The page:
I know I should write something about Robert Jordan, and I will, eventually, but this is about someone slightly more personal to me.
It's an odd feeling, watching someone you've met, die from a distance. Randy Pausch is only forty-six years old and he's dying of pancreatic cancer. I know him from my time at Carnegie Mellon University, where he was a computer science professor quite unlike any other. I never had the opportunity to take his courses--in fact, I don't think I ever exchanged more than two words with him in passing--but nonetheless, he made an indelible impression on students at the university itself.
This is a man who had an office full of giant stuffed animals, the type that you win at amusement parks, hanging from the ceiling of his work space. He combined fun and technology, drama and design, and code and culture. He co-founded the Entertainment Technology Center at CMU, which is one of the only programs in the country that essentially grants you a masters degree in video games. Every year, each semester, it may have been, he taught a course called "Building Virtual Worlds".
"Building Virtual Worlds" was exactly what it seemed; you spent the semester creating virtual reality worlds in collaborative teams with other students. You had to audition for the course, and just being able to code meant bupkis. You needed to be able to work as a team with other students; drama majors, english majors, voice majors, anyone was welcome and eligible to apply, and in fact, was encouraged to do so. You didn't need any prior experience with computer science at all. The course was competitive and time-consuming, all the students always said, but the results at the end were simply stellar. Through interdisciplinary collaboration, the students, undergraduates mostly, had created magic.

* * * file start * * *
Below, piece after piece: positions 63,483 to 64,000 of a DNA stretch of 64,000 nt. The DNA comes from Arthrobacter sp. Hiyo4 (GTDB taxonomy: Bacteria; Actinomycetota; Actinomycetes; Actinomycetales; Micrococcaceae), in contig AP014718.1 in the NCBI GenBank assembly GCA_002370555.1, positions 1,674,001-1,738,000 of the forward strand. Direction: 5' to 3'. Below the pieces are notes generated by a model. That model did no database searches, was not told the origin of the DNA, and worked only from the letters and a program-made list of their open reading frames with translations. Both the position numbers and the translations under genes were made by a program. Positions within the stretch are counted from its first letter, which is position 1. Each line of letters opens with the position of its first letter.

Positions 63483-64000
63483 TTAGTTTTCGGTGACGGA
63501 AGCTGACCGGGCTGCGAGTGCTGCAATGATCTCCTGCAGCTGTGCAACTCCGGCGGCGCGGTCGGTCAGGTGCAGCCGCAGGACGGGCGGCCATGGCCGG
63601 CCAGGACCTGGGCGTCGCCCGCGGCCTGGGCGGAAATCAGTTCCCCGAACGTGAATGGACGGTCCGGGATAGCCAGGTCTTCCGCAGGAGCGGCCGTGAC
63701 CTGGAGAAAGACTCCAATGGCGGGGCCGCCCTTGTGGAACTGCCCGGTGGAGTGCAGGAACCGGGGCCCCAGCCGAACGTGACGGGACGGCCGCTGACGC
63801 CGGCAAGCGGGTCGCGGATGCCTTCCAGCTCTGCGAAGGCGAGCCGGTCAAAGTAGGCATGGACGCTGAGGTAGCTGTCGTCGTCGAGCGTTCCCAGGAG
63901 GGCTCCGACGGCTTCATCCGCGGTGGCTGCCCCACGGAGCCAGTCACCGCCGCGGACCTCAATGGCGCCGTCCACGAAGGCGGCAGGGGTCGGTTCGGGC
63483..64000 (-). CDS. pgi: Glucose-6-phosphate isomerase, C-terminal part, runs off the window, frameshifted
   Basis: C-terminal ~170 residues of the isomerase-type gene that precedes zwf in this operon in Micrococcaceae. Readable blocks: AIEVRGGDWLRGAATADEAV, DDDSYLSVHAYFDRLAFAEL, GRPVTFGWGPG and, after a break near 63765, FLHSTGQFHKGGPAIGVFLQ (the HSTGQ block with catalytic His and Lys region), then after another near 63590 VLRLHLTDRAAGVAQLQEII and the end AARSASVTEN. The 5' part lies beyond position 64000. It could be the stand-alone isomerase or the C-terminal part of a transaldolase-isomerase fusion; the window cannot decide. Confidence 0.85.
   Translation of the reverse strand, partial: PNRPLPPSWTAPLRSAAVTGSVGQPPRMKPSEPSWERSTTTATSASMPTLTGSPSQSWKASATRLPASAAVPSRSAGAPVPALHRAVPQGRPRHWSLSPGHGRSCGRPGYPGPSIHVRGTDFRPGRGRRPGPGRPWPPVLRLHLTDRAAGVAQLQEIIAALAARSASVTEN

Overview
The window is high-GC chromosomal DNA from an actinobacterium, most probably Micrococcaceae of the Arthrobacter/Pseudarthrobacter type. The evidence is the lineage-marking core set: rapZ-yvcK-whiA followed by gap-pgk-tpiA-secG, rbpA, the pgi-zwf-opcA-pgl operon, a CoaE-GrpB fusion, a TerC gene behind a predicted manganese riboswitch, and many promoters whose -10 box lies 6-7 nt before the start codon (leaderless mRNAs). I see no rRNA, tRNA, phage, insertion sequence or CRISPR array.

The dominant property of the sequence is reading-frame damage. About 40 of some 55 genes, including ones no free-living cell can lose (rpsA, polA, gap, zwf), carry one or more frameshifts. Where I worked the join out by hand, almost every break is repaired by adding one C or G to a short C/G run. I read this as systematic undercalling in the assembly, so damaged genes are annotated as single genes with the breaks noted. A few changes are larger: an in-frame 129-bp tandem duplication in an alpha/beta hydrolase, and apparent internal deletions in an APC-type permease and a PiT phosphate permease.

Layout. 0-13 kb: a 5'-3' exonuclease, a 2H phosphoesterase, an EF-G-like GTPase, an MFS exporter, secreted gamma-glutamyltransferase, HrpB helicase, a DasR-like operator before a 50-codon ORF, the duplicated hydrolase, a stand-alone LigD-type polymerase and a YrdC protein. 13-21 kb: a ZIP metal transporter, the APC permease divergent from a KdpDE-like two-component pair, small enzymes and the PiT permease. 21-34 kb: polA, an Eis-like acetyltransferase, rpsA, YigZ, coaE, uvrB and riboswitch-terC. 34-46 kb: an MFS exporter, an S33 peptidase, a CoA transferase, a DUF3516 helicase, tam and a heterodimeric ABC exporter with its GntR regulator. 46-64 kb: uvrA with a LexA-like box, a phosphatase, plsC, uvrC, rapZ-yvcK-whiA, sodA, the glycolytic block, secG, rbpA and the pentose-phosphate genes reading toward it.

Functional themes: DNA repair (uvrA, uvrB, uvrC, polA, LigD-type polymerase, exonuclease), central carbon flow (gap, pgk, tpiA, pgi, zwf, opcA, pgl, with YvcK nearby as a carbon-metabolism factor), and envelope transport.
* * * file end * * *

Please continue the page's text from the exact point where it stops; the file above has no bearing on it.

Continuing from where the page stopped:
And at the end of each course period, there was the show. Tickets were handed out, and you had to wait on line for them, as they were so hard to get. You filed into the auditorium in the UC (University Center), and you sat down to watch. And then the fun would begin. Each team of students would display their virtual reality world, with one member operating the actual virtual reality equipment, and the view of that team member displayed on a large screen for all to see. It was fascinating. You were inside that world, with the person playing the game, and the concepts and worlds they came up with were amazing. I think I went every year that I could, it was that good.
And now he's dying and it's terribly sad. There are a lot of people that die, many of them due to cancer, and other illnesses. But at the same time, no matter how close you were to someone, if you've met them only once... you still don't want them to die. I wouldn't wish death on my worst enemy. In Peter Pan, Captain Hook always goes on about how death is the greatest adventure, but at the end of the story, we find out, it's really not. Because according to Barrie, life is the greatest adventure, and it's worth savoring each and every second of it.
Randy Pausch seems to have done that.
I'll be sorry when he's gone.
Here's a link to the Pittsburgh Post-Gazette article on his last lecture.
And here's a link to his webpage at CMU.